STEPS TO OBTAIN A FEDERAL PATENT REGISTRATION
1. Note that there is a one year statutory bar for public disclosure, prior use, or offer to sell or license the invention, so file your patent application promptly. Do not show or discuss your invention with anyone before your patent application is on file. Do not write up your invention and then mail it to yourself thinking this is some form of legal protection for your invention. It is not. You do not need to construct a prototype in order to file a patent application.
2. Provide counsel with a complete disclosure of your invention, and include any magazine articles, books, catalogs or publications on the same or similar devices. Disclosures are accepted in person, or by phone.
3. Request a patentability search from counsel. Cost of search is payable in advance and the search takes approximately one week for a simple mechanical invention. The results of the search will include a detailed written opinion together with copies of the patents, which we can email to you. Currently, the best place to conduct a patent search is the US Patent Office because when a patent issues, it may be classified one, two or more different ways and the Patent Office maintains a specialized cross referenced data base for its examiners that allows for optimal efficient searching of an invention. The search report and patent documents may be provided via email for your convenience. The cost of a patentability search for the following types of inventions may be billed at a higher rate: software, business, and chemical. ($1,000 is a typical charge) Complex inventions often return numerous patents, and we charge $175 for each group of ten patents in excess of twenty patents uncovered in the search.
4. If the search results indicate your invention is or may be patentable, counsel will prepare a patent application at your request. Legal fees to prepare a simple mechanical application will be $2,200, with half payable in advance, and the other half due when the patent application is complete, in approximately 7 to 10 business days. The patent office further charges a $500 filing fee (approximate). A patent application is a complex legal technical document consisting of: Abstract Field of the Invention, Background of the Invention, Summary of the Invention, Brief Description of Drawings, Detailed Description of the Drawings, Drawings and a set of Claims that delineate the elements of the Invention and their interrelation.
5. The completed signed patent application will be submitted to the Patent Office for examination. After a brief initial examination, your application will be assigned an examiner and the full patent examination will take anywhere from a minimum of nine months to eighteen months or more to complete. Any Office Action received from the Patent Examiner will be sent to you for discussion and review with counsel. An issue fee of $1,000 will be due within three (3) months after your patent has been approved by the examiner.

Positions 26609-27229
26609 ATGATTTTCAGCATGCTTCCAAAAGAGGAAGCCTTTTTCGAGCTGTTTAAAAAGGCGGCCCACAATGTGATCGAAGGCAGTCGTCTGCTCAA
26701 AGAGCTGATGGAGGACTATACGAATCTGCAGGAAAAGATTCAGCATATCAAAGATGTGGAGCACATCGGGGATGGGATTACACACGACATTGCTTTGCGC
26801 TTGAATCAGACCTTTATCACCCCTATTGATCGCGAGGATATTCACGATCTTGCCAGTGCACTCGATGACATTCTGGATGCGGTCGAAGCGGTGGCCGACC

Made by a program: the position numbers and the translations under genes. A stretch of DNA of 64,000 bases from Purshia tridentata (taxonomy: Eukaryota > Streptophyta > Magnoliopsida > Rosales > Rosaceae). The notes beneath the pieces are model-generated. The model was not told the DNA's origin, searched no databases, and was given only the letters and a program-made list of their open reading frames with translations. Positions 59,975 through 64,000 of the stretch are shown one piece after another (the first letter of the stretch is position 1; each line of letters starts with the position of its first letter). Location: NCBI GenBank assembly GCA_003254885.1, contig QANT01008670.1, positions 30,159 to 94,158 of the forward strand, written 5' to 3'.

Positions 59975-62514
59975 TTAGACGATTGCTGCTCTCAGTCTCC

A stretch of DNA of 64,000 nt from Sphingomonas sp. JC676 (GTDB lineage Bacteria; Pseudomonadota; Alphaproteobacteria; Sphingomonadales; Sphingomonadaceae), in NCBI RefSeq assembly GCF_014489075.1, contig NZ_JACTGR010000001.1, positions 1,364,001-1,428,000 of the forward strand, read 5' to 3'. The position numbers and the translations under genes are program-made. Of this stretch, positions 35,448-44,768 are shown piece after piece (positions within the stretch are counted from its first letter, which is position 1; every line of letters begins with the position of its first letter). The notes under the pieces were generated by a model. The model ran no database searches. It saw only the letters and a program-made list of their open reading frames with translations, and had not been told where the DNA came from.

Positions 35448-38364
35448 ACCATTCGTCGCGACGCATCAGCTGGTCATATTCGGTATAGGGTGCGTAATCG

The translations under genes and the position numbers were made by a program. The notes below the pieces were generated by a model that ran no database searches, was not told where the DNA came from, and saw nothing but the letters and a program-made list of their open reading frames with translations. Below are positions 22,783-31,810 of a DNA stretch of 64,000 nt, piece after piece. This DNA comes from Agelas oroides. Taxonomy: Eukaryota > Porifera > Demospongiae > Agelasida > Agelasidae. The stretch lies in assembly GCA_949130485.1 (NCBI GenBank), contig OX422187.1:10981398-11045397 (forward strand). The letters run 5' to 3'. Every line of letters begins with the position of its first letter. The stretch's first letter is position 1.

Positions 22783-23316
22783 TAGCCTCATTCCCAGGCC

6. Maintenance fees are due at 3.5, 7.5 and 11.5 years and these dates may be docketed by counsel and you will be timely informed as to when the fees are due and payable.
Total costs to file a patent application:
Search Fee …………………………………$900 (one week–simple mechanical invention)
Patent application Preparation Fee ………..$2,200 (7 to 10 days)
Filing Fee (paid to US PTO)…………………$530
Total Fees ………………………………….$3,500 – approximate
Above fees quoted are for the application work only and do not include total costs to issue a patent registration. You will be billed additional amounts for items such as Office Actions, formal drawings, continuation applications, divisional applications, and any corrections to, or additions to your patent application, as required by the USPTO. You will be billed for communications to and from the USPTO. You may prepare formal drawings yourself to save money. Issue fee of approximately $1,000 is due when patent issues 2 to 3+ years later; however, your invention and priority date extends back to the date your first filed your patent application, so it is very important that you file your invention promptly. You do not need to make a prototype in order to file a patent application.
Patents are effective for 20 years from the filing date. After your patent issues, you will want to mark all your patented products with the notation “U.S. Pat. No. XXXXXXX”. Before your patent issues, but after you have filed an application, you may mark all your products with the notation “U.S. Pat. Pending”.
Common Law Patents: There is no such thing as a “common law patent”. In the U.S. you cannot sue an infringer for patent infringement unless and until you have received a U.S. Patent Registration from the USPTO. There are no state patent registrations. URBAN LEGEND WARNING: You cannot put an invention disclosure in an envelope, mail it to yourself and create a “common law patent.” There is no such thing. You should always make prompt registration of your inventions and file them with the USPTO promptly after conception and development. You do have the option of filing a “provisional patent application” for $70. This is a far better idea than mailing a description of an invention disclosure to yourself.
Errors of the United States Patent & Trademark Office:
Unfortunately, from time to time the USPTO may create errors in the processing of your application. Sometimes these errors are severe enough that they result in your application becoming inactive. We conduct regular status checks in order to detect any issues soon after they may arise We have no control over errors of the USPTO. You will be billed hourly at our standard rates to rectify any errors created by the USPTO.